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Young People with Cancer: A Handbook for Parents

  • Posted: 07/31/2003

When the Cancer Cannot Be Cured

Home Care
Hospice Care
Day-to-Day Concerns

Although treatments work for many children who have cancer, they do not work for all. If your child's disease cannot be cured or controlled, you may want to think about where your child would be most comfortable - in the hospital, at home, or in a homelike setting. Talk with your child's treatment team about the different choices available to you and your family. It is important to talk with your child about what he or she would like. If your child is too young to speak or does not understand, make a choice based on what you think your child might want.

Special machines and treatments that can help someone live longer and more comfortably are often an accepted part of treating a severe illness. For this reason, many children with terminal cancer and their families choose hospital care. They want to know that everything in the hospital is available to them. More and more cancer patients and their families, however, are choosing care outside of the hospital. As a parent, it is important to know that, with the help of nurses, doctors, and other health professionals, your child can receive good care outside the hospital.

Home Care

Home care is a good choice for many children who have cancer. Home health care professionals can provide cancer drugs, pain medications, equipment such as hospital beds or wheelchairs, proper nutrition, physical therapy, and many complicated nursing and medical care procedures. They also provide emotional support for you and your child and for brothers, sisters, and other family members.

Some people choose home care because hospital care can seem cold. Another advantage of home care is that family and friends, including your child's friends, can support and help you. Home care involves bringing members of the home health care team into your house or possibly into the home of a relative or friend. Depending on the needs and concerns of your child and your family, the home health team may include all or many of the following professionals: nurses or nurse practitioners, social workers, dietitians, physical therapists, pharmacists, oncologists, radiation therapists, clergy, and a psychologist or psychiatrist. Home health aides also are available to help with bathing, personal care, or preparing light meals, as needed. In many cases, specially trained volunteers, called respite care workers, can care for your child when you need a few hours away from home.

You, your family, and, when possible, your child, will work closely with health care workers to make sure that your child is comfortable and receives the best care possible. If 24-hour care is needed, members of the team will work different shifts to give you and your child around-the-clock support.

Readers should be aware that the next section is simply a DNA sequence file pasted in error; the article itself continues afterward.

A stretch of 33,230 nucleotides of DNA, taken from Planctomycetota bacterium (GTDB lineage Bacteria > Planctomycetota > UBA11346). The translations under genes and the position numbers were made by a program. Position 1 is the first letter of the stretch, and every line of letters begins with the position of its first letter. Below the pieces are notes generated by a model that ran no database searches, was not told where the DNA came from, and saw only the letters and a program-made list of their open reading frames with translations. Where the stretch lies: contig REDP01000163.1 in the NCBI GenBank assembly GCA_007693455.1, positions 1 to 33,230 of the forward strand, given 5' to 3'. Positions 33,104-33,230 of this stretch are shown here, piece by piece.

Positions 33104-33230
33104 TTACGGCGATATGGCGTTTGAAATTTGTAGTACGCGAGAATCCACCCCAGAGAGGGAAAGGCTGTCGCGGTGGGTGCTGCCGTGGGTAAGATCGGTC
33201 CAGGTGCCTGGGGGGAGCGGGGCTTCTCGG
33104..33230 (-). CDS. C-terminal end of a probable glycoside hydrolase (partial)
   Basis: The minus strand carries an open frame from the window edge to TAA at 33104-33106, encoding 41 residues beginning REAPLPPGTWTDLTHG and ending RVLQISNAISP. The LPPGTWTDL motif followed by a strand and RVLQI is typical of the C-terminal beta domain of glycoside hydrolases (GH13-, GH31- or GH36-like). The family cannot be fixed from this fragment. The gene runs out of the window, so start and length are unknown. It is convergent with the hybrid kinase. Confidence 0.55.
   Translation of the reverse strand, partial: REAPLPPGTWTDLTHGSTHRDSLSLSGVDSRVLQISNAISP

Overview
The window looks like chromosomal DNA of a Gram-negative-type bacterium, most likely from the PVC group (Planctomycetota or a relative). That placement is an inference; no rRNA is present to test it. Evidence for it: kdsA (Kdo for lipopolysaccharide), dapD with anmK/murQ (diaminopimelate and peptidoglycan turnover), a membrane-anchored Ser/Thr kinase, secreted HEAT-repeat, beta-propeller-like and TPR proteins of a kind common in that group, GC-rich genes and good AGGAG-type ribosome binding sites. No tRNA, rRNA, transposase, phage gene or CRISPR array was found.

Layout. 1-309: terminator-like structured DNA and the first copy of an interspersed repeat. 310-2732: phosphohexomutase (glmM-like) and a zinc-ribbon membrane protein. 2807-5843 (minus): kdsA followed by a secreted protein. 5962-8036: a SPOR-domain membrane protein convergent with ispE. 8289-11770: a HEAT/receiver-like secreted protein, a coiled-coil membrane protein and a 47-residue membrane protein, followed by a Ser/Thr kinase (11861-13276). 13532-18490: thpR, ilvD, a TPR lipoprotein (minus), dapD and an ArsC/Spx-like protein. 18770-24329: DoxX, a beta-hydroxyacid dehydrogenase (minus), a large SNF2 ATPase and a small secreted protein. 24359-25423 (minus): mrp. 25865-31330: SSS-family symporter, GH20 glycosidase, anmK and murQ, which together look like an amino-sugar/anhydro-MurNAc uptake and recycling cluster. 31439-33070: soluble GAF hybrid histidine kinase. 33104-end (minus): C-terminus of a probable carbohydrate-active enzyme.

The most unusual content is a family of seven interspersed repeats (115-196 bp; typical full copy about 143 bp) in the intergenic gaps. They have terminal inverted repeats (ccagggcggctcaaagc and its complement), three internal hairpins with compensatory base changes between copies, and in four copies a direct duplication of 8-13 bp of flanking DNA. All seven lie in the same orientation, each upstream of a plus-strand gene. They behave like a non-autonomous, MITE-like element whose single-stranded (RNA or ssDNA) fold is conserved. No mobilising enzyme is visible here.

Home care is given through various for-profit and not-for-profit private agencies, public and private hospitals, and public health departments. Your child's treatment team can give you information on home health care.

Hospice Care

Hospice programs provide special care for cancer patients and their families, either at home or away from home, in separate buildings, or within hospitals. A team of medical professionals and volunteers works with the family and patient. The main concerns of hospice caregivers are quality of life and control of pain.

Hospice caregivers also help family members learn how to care for children who have terminal cancer. They give emotional, social, and spiritual support during your child's illness and after your child dies.

About 1,800 hospice programs across the country offer total hospice care. The National Hospice and Palliative Care Organization encourages and tracks the quality of hospice care. Children's Hospice International advocates for hospice care for children. You can find more information about these organizations by calling the NCI-supported Cancer Information Service (CIS) at 1-800-4-CANCER (1-800-422-6237) or TTY at 1-800-332- 8615.

Day-to-Day Concerns

During the past several years, health care professionals have become more aware of the needs of children who have late-stage cancer and of their families. For example, attending school halfdays or even for an hour a day - if possible - may make your child happier. Talking with your child about death and dying and giving your child as many choices as possible shows your child that you are being open and honest, and shows your support, love, and respect. Paying close attention to changes in your child's behavior may give you important clues as to what your child needs and whether he or she wants to talk about dying. Including all of your children in everyday activities - such as reading, doing homework, or watching a favorite television program or video together - can help keep the family close.